Olga and I decided this summer to run Cappadocia Ultra Trail – a 119km ultra in central Turkey, a tourist area famous for the cone-shaped rock formations and Bronze Age homes carved into valley walls. Best viewing is from either a traditional hot air balloon or the Cappadocia Ultra Trail race. We chose the race.

With Pornsak and Mubarak

My Running Buddy, Pornsak
When we were at Race Registration to pick up our bibs, we were pleasantly surprised to bump into Pornsak, a Thai ultrarunner based in Oman, who runs all the Urban Ultra events with us. Running with people you know at these big events is such a luxury. Pornsak and I run about the same pace, so we are constantly passing each other over the course: he blasts by me on the downhills and I plod past him on the uphills.
The Cappadocia course takes us through the canyons and valleys where so many of the homes carved into the walls are visible. There are many rural villages between the valleys, where we appeared to be exotic entertainment to the locals confounded by the logic of running between villages instead of riding horses.

Running through the valleys provides best views

Finding Mubarak
Pornsak and I do not plan to run together, but we know that we will because it always happens that way. He passes me at 3km. I pass him at 10km. He passes me at 14km. We run together for an hour or two from 25km. At 36km, we catch up to Mubarak, a Qatari runner whom Pornsak meet at UTMB CCC event earlier this year. Pornsak catches me again at 62km. The beauty of running is that there is often an instant bond and commonality without any agenda: we love running and running brings together diverse people who share the same passion.

Pornsak caught me gracefully flailing out of control

Dirt + Rain = Mud
Having running buddies on the course make running ultras fun. Sometimes you need some help with your gear or food. Sometimes you seem lost and want to get directions. Sometimes you are losing your marbles and need some support. After 14 hours of running on dirt trails, it got dark and it started to rain hard. I am fine with rain, but I forgot the first chemical formula every five year old learns: Dirt + Rain = Mud. In Cappadocia I discovered a special mud with which they build houses and use as an industrial strength adhesive. The mud was caked 3cm thick on the bottom of my running shoes, causing them to frequently come off. This was an emotional low point for me, as the mud also doubled the weight of my size 48 Saucony’s.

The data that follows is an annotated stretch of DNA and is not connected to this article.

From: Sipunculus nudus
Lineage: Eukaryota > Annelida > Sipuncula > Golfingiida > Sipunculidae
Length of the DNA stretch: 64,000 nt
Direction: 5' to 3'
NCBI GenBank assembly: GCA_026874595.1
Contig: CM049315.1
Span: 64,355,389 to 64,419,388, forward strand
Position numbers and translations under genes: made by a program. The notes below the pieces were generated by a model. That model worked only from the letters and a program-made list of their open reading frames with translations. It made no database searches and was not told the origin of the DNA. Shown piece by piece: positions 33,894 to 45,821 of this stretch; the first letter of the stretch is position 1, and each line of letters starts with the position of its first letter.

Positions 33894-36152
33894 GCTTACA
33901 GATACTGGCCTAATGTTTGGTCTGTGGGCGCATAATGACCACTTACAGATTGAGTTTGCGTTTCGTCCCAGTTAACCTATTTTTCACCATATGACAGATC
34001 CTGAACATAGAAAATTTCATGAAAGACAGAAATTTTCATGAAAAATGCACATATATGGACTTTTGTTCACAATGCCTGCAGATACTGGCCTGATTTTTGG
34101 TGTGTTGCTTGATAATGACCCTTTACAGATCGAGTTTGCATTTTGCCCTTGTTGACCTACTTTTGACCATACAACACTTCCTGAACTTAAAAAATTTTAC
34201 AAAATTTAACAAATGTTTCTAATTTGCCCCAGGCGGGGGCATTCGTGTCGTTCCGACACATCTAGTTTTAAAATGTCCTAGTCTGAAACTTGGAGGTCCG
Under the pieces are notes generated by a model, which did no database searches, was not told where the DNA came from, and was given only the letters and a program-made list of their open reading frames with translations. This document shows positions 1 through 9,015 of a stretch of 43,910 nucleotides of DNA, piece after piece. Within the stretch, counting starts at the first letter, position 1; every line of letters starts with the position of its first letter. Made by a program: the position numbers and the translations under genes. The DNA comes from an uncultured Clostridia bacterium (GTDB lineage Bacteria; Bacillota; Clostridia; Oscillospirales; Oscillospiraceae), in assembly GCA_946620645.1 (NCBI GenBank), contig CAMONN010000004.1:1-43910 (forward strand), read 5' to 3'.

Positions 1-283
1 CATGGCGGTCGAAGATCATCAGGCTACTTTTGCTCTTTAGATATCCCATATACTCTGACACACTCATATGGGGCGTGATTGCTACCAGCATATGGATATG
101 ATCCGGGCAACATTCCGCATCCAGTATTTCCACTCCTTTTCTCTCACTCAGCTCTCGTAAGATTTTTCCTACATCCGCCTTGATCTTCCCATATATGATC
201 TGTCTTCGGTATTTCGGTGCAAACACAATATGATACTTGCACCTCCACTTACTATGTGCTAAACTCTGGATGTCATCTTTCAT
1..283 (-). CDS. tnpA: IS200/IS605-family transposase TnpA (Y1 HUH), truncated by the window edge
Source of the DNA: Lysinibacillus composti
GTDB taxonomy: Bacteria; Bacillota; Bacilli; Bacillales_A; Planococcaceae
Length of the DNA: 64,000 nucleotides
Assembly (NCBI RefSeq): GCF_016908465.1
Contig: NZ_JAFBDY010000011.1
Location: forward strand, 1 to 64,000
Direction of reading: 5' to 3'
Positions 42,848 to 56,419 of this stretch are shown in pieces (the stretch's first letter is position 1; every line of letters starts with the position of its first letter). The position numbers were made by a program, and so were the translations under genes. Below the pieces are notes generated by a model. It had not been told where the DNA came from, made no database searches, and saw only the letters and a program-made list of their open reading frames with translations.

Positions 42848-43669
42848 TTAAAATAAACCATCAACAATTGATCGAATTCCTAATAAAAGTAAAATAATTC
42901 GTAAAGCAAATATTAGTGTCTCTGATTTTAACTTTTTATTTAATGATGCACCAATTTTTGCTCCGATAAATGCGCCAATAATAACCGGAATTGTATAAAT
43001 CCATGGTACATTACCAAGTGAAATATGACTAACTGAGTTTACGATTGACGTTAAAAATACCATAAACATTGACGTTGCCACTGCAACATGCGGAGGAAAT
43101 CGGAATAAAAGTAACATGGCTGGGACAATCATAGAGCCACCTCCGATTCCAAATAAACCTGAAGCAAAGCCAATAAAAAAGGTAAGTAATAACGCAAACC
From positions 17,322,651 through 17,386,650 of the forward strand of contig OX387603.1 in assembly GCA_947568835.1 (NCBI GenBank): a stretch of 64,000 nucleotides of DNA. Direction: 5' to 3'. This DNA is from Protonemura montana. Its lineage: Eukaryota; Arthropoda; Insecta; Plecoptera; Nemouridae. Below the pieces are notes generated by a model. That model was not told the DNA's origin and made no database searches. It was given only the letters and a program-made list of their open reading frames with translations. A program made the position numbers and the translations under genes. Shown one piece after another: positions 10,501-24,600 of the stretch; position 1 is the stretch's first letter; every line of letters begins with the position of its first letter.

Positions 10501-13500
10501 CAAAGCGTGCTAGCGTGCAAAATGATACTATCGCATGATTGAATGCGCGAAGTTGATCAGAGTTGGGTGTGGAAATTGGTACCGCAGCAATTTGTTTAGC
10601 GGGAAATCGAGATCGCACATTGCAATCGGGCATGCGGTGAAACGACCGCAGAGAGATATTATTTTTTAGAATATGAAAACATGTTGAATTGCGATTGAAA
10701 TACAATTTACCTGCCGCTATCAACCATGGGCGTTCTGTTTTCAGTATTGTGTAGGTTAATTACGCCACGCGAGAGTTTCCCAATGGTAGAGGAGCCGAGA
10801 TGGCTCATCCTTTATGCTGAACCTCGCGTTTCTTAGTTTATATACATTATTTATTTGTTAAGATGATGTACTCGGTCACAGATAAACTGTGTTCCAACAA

Posing on a slippery rock in an ultra is a bad idea

Best Lie to Runners: You are looking great!
At CP7 (75km), I was miserable. Cold. Muddy. Wet. Hungry. I was trying to get food in my system for nutrition, but only with difficulty. I didn’t even notice Mubarak had sat down next to me. As I started to put my head down and cry in self-pity, Mubarak grabs my arm and lifts me up. He looks at me in the eye and says: “C’mon, buddy! You are looking great! You got this!” He was so insistent but pleasant that I had no recourse but to join him on the trail. As we began the slog through the mud to CP8, I began vigorously shivering from the cold and wet. This in turn led me to vomiting, causing me to cramp up in my stomach and legs. Shaking. Vomiting. Cramping. Mubarak smiles and says: “You’ll be fine. Follow me. Go slowly. You are looking great!”

Very hot air balloon

Run along the mountain, up the mountain and along the mountain ridge

Following Mubarak
If Mubarak hadn’t encouraged me at CP7, I would’ve quit then and there. Instead, I picked up some steam and got my head back in the game. The scenery was majestic – the trail took us across a plateau with no manmade objects or lights visible in any direction. I managed to continue another 3-4 hours with success, before the proverbial wheels really came off between CP8 and CP9. Unfortunately, I had to go another four hours before I could reach the safety of CP9 in 21 hours. It was a great day and a great way to meet a new running buddy. Mubarak, Pornsak and I all entered the Oman by UTMB race, where we would run together to CP5.

The route goes through old villages

Why Cappadocia?
After running I got back to the hotel at 04:45 and at 06:15, my wife and I were off to the hot air balloons – a true “Must”. I really enjoyed the small hotel where we stayed, which was built into the cliff face. There are three distances for all types of runners, and all the courses go through the exotic cliffs. I recommend adding Cappadocia Ultra Trail to the list of fun running events in the region. Other than the costly flight, it is a great long weekend from Dubai. ■

Words by: David O’Hara
Photos by: David O’Hara and Pornsak Thongchai